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2020-02-19 16:34:29   •   ID: 2153

Ubeidiya Chopping Tool / Core

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This is a classic Chopping Tool, made from high quality flint, from the multilayered Ubeidiya site in Israel, currently the earliest site in the Near East. The unique importance of `Ubeidiya lies in the fact that it is the best-documented site in Eurasia that illustrates the spread of humankind from Africa into the rest of the world.

Ubeidiya is located in the Jordan Rift Valley, where "Oldowan" and "early Acheulean" levels in a lake margin context have been bracketed on biostratigraphic grounds and paloemagnetism,to between 1.4 and 1.0 million years ago. For a simlar chopping tool from the site see here:http://www.antiquities.org.il/t/item_en.aspx?q=Ovadya&CurrentPageKey=4_1

The age of the site of 'Ubeidiya is determined mainly on the basis of its faunal assemblages which are generally related to the Cromerian and Biharian faunas.

The fourteen archaeological horizons uncovered were found stratigraphically within the folded and faulted 'Ubeidiya formation. According to its sediment facies the 'Ubeidiya formation has been divided into four members, representing transgressions or regressions of a fresh water lake.

This horizons should not misinterpreted as “living floors.” They are a mixture of cultural and geological factors were involved in the formation of these assemblages (Shea 1999). They should rather considered as archaeological palimpsests.

Most of the Palaeolithic stone tools were found within the Fi member; they were generally incorporated in beach deposits and, more rarely, sunken in silty- clayey layers, or mixed with gravel accumulations.

These lithic assemblages are characterized by the abundance of core-choppers / chopping tools and simple flakes along with spheroids and hand-axes.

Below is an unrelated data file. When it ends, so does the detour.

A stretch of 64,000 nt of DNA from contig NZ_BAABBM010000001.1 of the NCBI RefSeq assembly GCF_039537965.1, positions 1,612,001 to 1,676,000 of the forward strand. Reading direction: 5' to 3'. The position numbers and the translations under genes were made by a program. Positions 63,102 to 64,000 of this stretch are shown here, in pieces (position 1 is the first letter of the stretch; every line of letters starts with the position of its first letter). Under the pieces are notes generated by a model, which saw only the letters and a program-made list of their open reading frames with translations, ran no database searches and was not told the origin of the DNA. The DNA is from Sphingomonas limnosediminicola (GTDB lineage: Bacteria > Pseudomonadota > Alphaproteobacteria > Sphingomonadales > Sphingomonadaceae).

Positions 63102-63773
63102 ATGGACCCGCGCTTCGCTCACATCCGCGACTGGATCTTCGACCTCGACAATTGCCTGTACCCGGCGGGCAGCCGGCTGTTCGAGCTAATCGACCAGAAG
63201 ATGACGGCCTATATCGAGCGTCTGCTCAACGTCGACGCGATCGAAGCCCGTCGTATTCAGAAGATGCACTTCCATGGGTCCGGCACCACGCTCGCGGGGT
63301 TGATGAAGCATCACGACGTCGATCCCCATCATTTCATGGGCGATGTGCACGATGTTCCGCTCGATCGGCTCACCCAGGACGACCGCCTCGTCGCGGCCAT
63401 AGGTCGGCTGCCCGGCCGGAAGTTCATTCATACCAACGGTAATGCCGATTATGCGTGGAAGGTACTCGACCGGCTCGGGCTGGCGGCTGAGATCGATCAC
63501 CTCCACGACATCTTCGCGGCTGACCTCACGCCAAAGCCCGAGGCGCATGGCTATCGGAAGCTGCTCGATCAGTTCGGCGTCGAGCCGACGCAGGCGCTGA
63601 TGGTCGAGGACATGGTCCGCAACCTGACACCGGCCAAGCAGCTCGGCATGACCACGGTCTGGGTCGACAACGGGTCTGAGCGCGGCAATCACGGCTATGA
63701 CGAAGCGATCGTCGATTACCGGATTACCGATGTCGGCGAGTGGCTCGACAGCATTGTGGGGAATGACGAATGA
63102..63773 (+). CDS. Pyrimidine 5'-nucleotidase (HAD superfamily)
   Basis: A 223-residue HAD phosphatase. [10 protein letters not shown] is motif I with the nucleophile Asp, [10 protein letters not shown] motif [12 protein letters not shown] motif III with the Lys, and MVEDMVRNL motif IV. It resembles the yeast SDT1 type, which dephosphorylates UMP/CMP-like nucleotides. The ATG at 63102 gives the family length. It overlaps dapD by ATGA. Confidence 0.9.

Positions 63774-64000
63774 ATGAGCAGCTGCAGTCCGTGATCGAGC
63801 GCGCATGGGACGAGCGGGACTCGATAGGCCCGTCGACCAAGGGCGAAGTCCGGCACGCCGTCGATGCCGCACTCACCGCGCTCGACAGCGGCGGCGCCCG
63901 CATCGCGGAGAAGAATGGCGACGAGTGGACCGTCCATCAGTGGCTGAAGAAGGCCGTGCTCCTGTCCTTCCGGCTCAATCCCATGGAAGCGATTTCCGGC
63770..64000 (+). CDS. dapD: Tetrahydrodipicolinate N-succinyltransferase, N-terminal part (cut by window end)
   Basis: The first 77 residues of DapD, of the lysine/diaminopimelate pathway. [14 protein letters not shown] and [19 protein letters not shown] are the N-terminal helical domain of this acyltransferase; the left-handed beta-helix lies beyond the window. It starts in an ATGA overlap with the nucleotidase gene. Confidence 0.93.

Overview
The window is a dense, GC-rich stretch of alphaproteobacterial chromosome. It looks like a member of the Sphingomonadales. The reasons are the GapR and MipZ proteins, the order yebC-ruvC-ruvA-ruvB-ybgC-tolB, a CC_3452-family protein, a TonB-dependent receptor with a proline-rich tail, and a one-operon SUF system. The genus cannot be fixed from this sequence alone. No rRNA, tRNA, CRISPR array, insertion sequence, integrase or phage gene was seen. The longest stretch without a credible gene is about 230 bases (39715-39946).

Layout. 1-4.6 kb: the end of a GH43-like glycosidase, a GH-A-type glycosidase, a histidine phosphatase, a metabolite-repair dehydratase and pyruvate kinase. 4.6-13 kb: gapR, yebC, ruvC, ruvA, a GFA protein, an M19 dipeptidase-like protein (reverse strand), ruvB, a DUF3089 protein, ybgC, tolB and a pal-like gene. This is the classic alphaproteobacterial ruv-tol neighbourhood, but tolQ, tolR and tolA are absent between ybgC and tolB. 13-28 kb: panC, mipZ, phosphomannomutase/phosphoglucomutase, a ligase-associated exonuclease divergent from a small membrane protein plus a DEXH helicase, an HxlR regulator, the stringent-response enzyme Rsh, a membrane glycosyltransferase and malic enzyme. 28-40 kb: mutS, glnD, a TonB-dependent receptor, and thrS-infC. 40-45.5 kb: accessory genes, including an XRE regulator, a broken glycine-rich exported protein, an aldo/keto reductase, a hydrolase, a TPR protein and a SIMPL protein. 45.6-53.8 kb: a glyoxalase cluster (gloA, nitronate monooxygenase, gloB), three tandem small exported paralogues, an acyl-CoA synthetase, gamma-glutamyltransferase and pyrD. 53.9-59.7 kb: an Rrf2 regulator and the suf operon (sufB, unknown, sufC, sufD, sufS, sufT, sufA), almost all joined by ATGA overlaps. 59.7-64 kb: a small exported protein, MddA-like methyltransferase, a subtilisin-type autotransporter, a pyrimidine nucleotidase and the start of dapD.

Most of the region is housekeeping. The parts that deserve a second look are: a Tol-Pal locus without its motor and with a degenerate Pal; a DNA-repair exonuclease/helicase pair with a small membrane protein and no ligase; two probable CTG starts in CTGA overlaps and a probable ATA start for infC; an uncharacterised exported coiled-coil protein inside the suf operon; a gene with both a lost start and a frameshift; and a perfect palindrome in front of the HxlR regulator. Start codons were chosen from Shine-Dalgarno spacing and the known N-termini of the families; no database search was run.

Regional variability in Acheulian typology has often been attributed to differences in the properties and shapes of the raw material available in each area.

Tracing the different stages of the Acheulian in Israel as they are represented by the tools of Ubeidiya, GBY and the Late Acheulian sites, as described by Gilead in 1970, different strategies of raw material use can be detected in LCT production.

LCTs in the Ubeidiya assemblages (dated to 1.4 million years BP) consist mainly of crude handaxes, picks and trihedrals, with practically no cleavers. At this site the LCTs were made almost exclusively on basalt, see here:http://www.antiquities.org.il/t/item_en.aspx?q=Ovadya&CurrentPageKey=10_1 while flint and limestone were preferred for small flake tool manufacturing for the production of Chopping Tools and Spheroids.

At GBY, basalt is the dominant raw material for the production of handaxes but occasionally flint and even limestone were used.

The late Acheulian around 500-400 k.a. with developed Levallois technology is mainly made of high quality flint and one possible ancestor of the Middle Paleolithic "Levallois-Mousterian".

Suggested Reading:

Stekelis M., Bar-Yosef O., Schick T. 1969. Archaeological Excavations at 'Ubeidiya, 1964-1966. This is still the most important publication about this important multilayered site. Can be found for cheap money in antiquarian book-shops.

Enzel Y. , Bar-Yosef O. (Ed) of the Levant: Environments, Climate Change, and Humans 2017

N. Goren-Inbar. The Acheulian Site of Gesher Benot Ya‘aqov Volume IV: The Lithic Assemblages (Vertebrate Paleobiology and Paleoanthropology) (English Edition) 2018

R Gallottiand M Mussi. Emergence of the Acheulean in East Africa and Beyond: Contributions in Honor of Jean Chavaillon (Vertebrate Paleobiology and Paleoanthropology) 2018.

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